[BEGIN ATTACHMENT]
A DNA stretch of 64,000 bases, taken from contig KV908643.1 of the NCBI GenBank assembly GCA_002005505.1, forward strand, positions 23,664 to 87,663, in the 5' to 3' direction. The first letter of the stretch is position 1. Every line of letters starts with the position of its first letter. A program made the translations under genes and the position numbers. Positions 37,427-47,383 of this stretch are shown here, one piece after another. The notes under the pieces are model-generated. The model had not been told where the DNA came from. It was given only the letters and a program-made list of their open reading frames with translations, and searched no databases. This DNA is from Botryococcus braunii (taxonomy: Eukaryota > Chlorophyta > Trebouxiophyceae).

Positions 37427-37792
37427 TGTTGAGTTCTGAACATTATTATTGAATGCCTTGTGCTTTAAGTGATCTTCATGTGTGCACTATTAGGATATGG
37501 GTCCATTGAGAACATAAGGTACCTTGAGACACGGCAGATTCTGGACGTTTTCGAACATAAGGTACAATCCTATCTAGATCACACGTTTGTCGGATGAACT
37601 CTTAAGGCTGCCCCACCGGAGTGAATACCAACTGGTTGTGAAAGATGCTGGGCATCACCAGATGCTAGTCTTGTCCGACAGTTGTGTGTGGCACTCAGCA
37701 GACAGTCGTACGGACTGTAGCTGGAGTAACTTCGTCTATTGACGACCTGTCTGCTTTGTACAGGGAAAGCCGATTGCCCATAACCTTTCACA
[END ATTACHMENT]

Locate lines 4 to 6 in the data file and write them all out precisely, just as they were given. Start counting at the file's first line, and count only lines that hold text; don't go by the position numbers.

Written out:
37501 GTCCATTGAGAACATAAGGTACCTTGAGACACGGCAGATTCTGGACGTTTTCGAACATAAGGTACAATCCTATCTAGATCACACGTTTGTCGGATGAACT
37601 CTTAAGGCTGCCCCACCGGAGTGAATACCAACTGGTTGTGAAAGATGCTGGGCATCACCAGATGCTAGTCTTGTCCGACAGTTGTGTGTGGCACTCAGCA
37701 GACAGTCGTACGGACTGTAGCTGGAGTAACTTCGTCTATTGACGACCTGTCTGCTTTGTACAGGGAAAGCCGATTGCCCATAACCTTTCACA